Pathology The histological features of BI-ALCL cells resemble systemic ALCLs ones. They are large cells with anaplastic and pleomorphic morphology, also an abundant cytoplasm is founded. The nuclei are large or oval, with prominent nucleoli and mitoses (Miranda RN et al., 2014). Hallmarks-cells encountered in all forms of ALCL are also founded on this subtype (specifically in 70% of cases). It is defined by an eccentric horseshoe- or kidney-shaped nuclei (Swerdlow SH et al., 2016).
Cytogenetics ALK translocations or those involving DUSP22 or TP63 that characterize ALK positive large B-cell lymphomas and ALK- ALCLs respectively, have not been identified in BI-ALCLs (Oishi N et al., 2018). However, other molecular genetics findings have been reported. Based on Quesada AE et al., review, monoclonal TRG and TRB rearrangements are carried by BI-ALCL cells (Quesada AE et al., 2019). Furthermore, activating mutations in STAT3 and JAK1 have also been described in neoplastic cells, as mentioned before being involved in the pathogenesis. (Oishi N et al., 2018)
Treatment The treatment of choice depends on the extension of the disease. Notwithstanding, complete surgical excision, which includes: total capsulectomy and removal of the implant and any mass with negative margins; represents the optimal approach to all BI-ALCL (Clemens MW, Horwitz SM, 2017). In localized disease (Ann Arbor IE; TNM IA, IIA), the NCCN guidelines recommendation is complete surgical excision, with no strong role of sentinel lymph node biopsy or radical mastectomy. In residual localized disease or incomplete excision (also including disease with chest wall invasion), radiation therapy (24-36 Gy) following surgery is a reasonable option (Horwitz SM et al., 2018). It has been reported that 4.6% of patients may have incidental lymphoma in the contralateral breast, thus surgeons may consider the removal of the contralateral implant (Clemens MW et al., 2016). In systemic disease (Ann Arbor II-IV, TNM IIB-IV) systemic therapy is recommended by NCCN guidelines. Despite limited data, anthracycline-based chemotherapy, like cyclophosphamide, doxorubicin, vincristine, prednisone (CHOP) or with the addition of etoposide (EPOCH), are usually administrated. The use of brentuximab vedotin (anti-CD30 antibody) has provided responses in systemic ALCLs, however further studies are needed in BI-ALCLs (Vaklavas C, Forero-Torres A, 2012). There is no standard guideline for reconstructive surgery, and both immediate and delayed reconstruction has been done (Mehta-Shah N et al., 2018).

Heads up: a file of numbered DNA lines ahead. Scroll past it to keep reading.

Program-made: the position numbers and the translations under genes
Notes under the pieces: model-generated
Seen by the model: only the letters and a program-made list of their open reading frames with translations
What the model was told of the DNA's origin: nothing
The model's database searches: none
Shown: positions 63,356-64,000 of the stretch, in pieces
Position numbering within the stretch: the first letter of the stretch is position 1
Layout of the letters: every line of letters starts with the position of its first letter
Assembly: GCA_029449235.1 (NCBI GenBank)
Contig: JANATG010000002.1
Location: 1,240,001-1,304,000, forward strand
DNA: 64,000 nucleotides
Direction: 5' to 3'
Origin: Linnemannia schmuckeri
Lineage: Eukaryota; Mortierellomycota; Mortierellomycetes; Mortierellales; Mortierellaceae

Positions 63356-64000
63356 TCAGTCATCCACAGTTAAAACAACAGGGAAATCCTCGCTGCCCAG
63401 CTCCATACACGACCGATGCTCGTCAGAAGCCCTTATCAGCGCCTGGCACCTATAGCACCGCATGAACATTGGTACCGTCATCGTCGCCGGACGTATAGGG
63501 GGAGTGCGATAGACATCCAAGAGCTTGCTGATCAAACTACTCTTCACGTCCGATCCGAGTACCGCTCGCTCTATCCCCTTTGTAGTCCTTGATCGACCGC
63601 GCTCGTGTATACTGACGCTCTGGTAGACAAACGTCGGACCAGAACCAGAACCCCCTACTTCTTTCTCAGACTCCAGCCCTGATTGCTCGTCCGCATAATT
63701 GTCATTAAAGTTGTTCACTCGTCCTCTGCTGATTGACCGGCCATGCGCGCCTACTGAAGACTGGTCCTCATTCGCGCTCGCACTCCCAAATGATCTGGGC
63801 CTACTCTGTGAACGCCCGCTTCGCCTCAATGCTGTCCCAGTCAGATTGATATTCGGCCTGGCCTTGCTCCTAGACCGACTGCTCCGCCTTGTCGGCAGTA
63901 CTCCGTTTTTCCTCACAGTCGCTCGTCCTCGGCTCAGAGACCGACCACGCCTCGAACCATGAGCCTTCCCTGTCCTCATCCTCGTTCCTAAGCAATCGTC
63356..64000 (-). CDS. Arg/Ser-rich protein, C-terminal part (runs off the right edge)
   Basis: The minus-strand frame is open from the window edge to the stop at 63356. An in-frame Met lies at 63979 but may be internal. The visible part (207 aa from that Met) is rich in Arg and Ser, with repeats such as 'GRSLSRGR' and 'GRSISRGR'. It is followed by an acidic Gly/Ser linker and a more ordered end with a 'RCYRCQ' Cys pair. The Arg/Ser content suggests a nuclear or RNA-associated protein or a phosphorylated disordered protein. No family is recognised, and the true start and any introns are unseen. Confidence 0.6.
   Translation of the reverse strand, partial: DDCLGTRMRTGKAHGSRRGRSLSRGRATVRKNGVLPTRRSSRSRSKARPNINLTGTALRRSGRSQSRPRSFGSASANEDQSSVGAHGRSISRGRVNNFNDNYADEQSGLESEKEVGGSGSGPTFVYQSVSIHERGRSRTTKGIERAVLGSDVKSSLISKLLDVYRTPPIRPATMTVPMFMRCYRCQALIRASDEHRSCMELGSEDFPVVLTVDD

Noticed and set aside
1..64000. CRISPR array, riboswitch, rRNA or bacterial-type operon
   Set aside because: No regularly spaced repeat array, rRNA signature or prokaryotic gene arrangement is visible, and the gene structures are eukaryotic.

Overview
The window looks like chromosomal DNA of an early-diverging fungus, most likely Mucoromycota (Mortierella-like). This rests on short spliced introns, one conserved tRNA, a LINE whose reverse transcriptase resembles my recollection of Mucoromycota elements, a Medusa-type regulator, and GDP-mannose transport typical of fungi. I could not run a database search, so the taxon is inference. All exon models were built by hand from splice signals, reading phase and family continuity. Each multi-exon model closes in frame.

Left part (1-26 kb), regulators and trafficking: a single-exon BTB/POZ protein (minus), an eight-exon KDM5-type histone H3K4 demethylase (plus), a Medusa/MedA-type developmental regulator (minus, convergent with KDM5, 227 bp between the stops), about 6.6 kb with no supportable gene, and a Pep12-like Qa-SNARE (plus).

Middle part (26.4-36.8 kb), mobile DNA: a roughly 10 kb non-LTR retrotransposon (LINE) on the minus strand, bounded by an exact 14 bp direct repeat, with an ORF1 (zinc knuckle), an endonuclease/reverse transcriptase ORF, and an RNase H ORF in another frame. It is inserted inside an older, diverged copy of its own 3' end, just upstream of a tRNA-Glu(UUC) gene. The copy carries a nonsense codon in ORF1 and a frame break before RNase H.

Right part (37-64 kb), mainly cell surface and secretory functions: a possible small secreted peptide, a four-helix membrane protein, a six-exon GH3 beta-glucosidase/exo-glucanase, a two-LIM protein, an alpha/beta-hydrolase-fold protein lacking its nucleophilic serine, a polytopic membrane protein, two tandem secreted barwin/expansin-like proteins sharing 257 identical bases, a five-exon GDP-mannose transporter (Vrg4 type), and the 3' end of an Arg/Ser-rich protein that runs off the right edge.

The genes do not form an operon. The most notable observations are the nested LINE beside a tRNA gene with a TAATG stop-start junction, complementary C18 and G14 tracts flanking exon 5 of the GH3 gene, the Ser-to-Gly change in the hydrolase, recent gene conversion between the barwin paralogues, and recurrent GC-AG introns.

Prognosis BI-ALCLs have a better prognosis than systemic ALCL. Stage I patients have a 100% 3-year OS and 63% EFS (Adrada BE, 2014). A 5-year OS of 98.8% has been reported in patients treated with complete capsulectomy compared with those cases where it was not performed (57.2%) (Clemens MW et al., 2016). Lymph node involvement confers worse prognosis since a 5-year overall survival of 75% for those with lymph node involvement has been described, compared to a 97.9% in those without. Equally, tumor masses affect prognosis since poor OS and progression free survival were found compared with patients without masses (Adrada BE, 2014).

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Citation

This paper should be referenced as such :
Conde Royo D, Juárez-Salcedo LM, Dalia S
Breast implant-associated anaplastic large cell lymphoma;
Atlas Genet Cytogenet Oncol Haematol. in press
On line version : http://AtlasGeneticsOncology.org/Anomalies/BreastImplantALCLID1850.html